280518 Relative strength-are you really as strong as you think you are?

280518 Relative strength-are you really as strong as you think you are?

Does your relative strength match these standards? In the following chart* you will find commonly accepted values for determining whether or not your strength is good, excellent or elite in the three power lifts.

Squat Male Female
Good greater than 2 x bdwt greater than 1.5 x bdwt
Excellent greater than or equal to
2.5 x bdwt
greater than or equal to
2 x bdwt
Elite greater than or equal to
3 x bdwt
greater than or equal to
2.5 x bdwt
Bench Press Male Female
Good >1.25 X bdwt >0.8 X bdwt
Excellent greater than or equal to 1.75 X bdwt 1 X bdwt
Elite greater than or equal to
2 X bdwt
greater than or equal to
1.25 X bdwt
Deadlift Male Female
Good greater than 2 x bdwt greater than 1.5 x bdwt
Excellent greater than or equal to
2.5 x bdwt
greater than or equal to
2 x bdwt
Elite greater than or equal to
3 x bdwt
greater than or equal to
2.5 x bdwt

Relative strength means balancing out your lifting.  This requires adequate attention to each of the lifts; which in essence means your lifting should be in a ratio of one to the other across the board. It has been suggested by practitioners of the sport and the scientists who support these lifters that a ratio of 1:1.5:1.5 will provide the ratio for success. In this case the first number represents the bench press followed by squat and the dead lift 1 repetition maximum numbers.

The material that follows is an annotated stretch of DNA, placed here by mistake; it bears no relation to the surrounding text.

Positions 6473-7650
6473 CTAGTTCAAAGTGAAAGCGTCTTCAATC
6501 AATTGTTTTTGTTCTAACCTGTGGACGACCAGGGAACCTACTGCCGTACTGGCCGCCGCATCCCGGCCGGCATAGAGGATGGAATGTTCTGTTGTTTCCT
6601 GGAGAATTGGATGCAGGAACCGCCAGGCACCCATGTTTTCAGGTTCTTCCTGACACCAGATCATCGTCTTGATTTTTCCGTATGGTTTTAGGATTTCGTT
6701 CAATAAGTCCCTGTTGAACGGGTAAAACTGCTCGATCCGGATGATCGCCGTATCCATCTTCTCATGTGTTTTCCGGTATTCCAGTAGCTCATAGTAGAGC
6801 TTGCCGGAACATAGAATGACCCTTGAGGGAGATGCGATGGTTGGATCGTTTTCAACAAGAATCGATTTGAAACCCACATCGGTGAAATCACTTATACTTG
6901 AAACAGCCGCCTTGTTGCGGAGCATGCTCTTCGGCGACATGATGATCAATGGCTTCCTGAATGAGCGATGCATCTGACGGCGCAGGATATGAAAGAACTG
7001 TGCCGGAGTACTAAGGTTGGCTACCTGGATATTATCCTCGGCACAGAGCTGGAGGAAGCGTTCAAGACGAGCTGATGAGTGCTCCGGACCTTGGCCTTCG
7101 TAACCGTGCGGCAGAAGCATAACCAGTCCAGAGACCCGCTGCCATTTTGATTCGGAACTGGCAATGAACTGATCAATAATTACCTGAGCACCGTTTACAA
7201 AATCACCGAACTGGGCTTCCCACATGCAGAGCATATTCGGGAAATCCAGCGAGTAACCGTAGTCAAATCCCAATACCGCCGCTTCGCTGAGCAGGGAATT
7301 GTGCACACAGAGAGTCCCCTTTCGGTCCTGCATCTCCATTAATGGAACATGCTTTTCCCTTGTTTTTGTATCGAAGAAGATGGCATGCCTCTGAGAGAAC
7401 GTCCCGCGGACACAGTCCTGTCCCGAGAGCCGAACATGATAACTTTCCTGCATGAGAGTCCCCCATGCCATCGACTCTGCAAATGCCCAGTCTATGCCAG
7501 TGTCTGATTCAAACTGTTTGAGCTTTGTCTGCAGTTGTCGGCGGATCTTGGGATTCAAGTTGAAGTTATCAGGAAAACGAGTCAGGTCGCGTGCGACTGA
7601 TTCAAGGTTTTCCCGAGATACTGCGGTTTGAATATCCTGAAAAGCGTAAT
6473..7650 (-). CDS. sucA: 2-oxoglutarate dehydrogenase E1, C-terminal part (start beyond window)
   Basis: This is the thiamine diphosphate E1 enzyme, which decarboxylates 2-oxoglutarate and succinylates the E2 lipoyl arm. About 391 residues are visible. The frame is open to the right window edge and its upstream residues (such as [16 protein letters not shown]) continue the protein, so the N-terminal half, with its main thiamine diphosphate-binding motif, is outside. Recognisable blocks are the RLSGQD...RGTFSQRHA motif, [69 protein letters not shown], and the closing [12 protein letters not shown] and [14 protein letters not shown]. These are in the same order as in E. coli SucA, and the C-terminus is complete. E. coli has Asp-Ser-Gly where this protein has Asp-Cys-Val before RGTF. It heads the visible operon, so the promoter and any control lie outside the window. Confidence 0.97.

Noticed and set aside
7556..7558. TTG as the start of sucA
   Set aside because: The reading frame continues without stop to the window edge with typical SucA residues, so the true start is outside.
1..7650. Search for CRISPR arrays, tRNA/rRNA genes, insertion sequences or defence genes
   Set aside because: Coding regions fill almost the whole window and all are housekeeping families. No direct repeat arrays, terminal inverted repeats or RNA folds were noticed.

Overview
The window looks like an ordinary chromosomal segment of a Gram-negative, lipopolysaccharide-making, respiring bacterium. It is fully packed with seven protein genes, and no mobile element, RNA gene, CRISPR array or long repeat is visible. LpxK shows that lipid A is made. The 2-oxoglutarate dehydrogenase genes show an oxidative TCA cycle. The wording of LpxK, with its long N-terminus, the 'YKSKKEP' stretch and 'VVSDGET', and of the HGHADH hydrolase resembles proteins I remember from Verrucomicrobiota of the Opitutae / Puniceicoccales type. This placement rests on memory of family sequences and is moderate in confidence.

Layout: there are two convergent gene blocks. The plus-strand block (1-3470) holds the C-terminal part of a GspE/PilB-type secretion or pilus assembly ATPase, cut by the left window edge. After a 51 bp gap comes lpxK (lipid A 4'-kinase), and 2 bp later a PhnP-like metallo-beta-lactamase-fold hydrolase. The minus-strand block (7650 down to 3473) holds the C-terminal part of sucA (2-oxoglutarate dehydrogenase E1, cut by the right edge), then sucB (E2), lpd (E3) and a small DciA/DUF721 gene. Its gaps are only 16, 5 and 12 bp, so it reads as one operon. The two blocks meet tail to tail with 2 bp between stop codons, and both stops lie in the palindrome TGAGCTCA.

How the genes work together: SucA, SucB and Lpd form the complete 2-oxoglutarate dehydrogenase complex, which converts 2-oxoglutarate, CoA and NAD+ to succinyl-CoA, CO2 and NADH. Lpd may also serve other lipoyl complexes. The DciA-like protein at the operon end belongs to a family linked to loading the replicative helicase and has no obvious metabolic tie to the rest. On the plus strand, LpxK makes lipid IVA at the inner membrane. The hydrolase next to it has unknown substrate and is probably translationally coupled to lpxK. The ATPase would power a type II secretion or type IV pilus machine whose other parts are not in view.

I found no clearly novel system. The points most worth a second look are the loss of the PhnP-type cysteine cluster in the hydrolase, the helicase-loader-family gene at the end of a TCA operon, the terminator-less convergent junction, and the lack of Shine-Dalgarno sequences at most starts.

*Adapted from Encyclopedia of Muscle and Strength by Stoppani, J Human Kinetics 2006

Author: ActivelyFitSeniors

Danny M. O’Dell, M. A., CSCS*D is the co-owner of The Explosivelyfit Strength Training Gym, located in Nine Mile Falls, WA. He is a Certified Strength and Conditioning Specialist, with the National Strength and Conditioning Association. He has a Master's Degree in Human Services and is a strength and conditioning coach in a local School District along with being a regular contributor to the Washington State Coaches Association magazine.